It's worth noting, that in the class you do a lot...A LOOOOOT of moving around, so you need to wear clothes that are comfortable to move around in and are practical for exercise. It's no use wearing jeans or anything similar. It's best to wear the sort of thing you would wear down the gym...so t-shirts, shorts, jogging trousers etc. I always take a small towel, which is good to wipe yourself down of sweat inbetween the small breaks. They're also handy to lay on a mat before you do any floor exercises - this is down to personal preference, as I don't like the idea of rolling around in someone else's dried up sweat (nice). Depending on your gym's facilities, there should be free water somewehre in the vacinity, but just in case there isn't, or it's crowded with queues of thirsty 'attackers', it's worth taking a bottle of water with you as well...although I find if I drink lots inbetween the breaks, I get stitches and cramps, as it doesn't go down well whilst jumping around like a crazy fool...deary me. The instructor's kit is usually matching the colours of the logo (incase you wanted to match, as well), which are black (almost charcoaly, I'd say) and yellow (almost matching the colour of camels). Foot wear is very important...Trainers are a must!
At first, as a man, I was quite apprehensive about going. I thought I would stick at going to the gym and leave classes to everyone else. I was worried that the whole experience would be like a scene from a Victoria Wood sketch, with some lycra wrapped instructor at the front, adorned in sweat bands, chatting to 'Connie' at the back. Not at all! I thought it would be full of women, leisurely dancing around and that I would stand out as being the only guy, but no no no, there are lots of men that go - believe it or not, lots of people training for athletic championships go along (I really underestimated the level of fitness you would need for this class). Another thing I have noticed since being a regular, is that it is a bonus if you have co-ordintation. Some of the routines require you to hop over here, then step back there, then jump over there, pirouette like this, back flip over there, triple back somersault to the over side of the room (only joking...there's no pirouetting). Seriously, they're not THAT tough, but I went with a friend who was ALL OVER THE PLACE, so it's handy to know your left from your right and be able to move in the same general direction as everyone else. I absolutely love going to Body Attack. Some days I wake up and have no motivation to go to the gym, so I force myself to go to Body Attack, where there is someone there giving me the motivation that I need...it makes exercise so much easier! On a slightly negative note, one thing that bugs me, is after each track, some people feel the need to act like a talk show crowd and clap! Puh-lease...usually I'm so knackered, I can bearly make it back my towel, let alone worry about appaulding everyone for doing some 'great sweating' or something just as obvious - it feels so american-talk-show-ish...urgggh hate it! but your local gym may be not as crazy!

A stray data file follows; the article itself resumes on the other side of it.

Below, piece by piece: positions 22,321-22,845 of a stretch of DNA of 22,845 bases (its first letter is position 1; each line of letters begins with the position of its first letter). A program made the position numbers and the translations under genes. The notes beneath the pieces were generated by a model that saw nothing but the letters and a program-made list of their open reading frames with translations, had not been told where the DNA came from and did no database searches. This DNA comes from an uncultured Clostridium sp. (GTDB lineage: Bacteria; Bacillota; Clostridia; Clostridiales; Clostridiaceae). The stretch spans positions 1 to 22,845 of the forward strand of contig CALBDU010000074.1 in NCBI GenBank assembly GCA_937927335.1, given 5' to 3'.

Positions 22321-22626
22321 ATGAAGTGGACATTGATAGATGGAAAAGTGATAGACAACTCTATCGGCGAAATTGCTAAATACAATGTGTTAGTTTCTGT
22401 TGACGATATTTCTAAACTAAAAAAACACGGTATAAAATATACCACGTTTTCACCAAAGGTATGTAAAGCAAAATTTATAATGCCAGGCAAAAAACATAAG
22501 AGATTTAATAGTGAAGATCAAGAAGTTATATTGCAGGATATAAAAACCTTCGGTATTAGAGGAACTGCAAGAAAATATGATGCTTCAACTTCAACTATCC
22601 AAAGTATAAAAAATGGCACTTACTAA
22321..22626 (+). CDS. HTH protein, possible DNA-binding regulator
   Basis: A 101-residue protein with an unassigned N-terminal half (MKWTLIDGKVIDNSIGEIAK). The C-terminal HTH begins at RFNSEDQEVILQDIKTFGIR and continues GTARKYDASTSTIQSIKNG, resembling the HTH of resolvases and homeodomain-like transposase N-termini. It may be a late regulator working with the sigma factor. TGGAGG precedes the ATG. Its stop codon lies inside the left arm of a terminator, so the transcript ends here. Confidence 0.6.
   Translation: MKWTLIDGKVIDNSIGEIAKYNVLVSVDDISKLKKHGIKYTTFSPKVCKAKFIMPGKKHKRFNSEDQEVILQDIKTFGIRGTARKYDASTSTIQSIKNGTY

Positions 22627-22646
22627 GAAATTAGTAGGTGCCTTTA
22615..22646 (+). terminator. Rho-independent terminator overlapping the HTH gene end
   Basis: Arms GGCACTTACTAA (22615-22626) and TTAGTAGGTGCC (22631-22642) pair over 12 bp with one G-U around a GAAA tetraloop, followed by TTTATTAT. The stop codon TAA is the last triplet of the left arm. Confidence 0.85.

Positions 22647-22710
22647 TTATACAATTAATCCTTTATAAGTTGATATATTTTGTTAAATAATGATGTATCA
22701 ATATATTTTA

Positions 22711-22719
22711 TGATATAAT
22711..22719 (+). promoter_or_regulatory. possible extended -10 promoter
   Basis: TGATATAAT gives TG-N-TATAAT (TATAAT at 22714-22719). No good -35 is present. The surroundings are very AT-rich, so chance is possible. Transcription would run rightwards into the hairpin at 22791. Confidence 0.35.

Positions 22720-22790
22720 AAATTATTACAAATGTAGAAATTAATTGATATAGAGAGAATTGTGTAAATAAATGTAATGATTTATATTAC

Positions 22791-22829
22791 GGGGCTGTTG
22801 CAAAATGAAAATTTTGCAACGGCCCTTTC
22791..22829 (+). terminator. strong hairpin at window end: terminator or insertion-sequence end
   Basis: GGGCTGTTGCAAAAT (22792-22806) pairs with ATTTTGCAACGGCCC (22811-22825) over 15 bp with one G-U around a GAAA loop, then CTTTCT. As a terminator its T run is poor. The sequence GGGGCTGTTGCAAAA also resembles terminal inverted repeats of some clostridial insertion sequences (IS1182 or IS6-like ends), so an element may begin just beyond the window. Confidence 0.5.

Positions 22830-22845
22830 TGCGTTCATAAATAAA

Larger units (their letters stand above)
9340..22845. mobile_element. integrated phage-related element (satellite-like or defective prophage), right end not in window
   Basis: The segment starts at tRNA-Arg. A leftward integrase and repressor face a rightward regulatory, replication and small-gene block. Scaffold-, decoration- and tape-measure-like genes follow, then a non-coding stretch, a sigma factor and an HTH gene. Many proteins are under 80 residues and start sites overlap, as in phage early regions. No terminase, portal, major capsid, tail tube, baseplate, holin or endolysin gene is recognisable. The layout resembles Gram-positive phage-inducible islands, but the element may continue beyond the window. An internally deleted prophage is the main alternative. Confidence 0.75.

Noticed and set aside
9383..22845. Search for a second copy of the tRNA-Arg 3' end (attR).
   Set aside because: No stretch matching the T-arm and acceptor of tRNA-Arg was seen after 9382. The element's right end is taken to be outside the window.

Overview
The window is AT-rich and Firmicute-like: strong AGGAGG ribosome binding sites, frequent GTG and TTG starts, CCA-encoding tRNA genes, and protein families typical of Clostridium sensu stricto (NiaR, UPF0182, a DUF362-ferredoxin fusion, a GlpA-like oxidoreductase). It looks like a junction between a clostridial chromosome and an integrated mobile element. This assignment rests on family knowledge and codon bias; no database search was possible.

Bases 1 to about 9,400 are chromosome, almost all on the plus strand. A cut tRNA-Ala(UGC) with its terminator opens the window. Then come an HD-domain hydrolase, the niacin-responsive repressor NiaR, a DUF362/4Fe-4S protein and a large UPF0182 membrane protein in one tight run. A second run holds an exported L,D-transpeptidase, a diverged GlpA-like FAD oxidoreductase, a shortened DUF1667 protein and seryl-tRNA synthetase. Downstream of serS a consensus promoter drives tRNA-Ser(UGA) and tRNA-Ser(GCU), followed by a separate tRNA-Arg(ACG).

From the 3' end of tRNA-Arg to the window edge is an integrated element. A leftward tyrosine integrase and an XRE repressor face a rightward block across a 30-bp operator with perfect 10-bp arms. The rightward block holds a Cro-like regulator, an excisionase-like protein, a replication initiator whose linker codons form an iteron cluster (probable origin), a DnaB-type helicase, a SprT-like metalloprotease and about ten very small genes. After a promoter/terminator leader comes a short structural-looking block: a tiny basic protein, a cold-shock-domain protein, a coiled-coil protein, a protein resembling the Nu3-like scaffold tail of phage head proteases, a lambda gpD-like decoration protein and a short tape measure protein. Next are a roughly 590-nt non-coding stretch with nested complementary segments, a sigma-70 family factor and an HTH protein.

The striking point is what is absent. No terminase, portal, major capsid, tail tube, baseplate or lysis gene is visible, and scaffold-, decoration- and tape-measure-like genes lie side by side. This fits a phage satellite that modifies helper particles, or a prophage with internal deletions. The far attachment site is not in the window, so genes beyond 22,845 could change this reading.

To find out more info about RTS and their programmes go to: http://www.fitpro.com/bts/main.cfm. To find out info about when the classes are running near you, you'd probably have to check your local gym's website.For more information go to: http://www.squidoo.com/bodyattack
Thanks for reading :)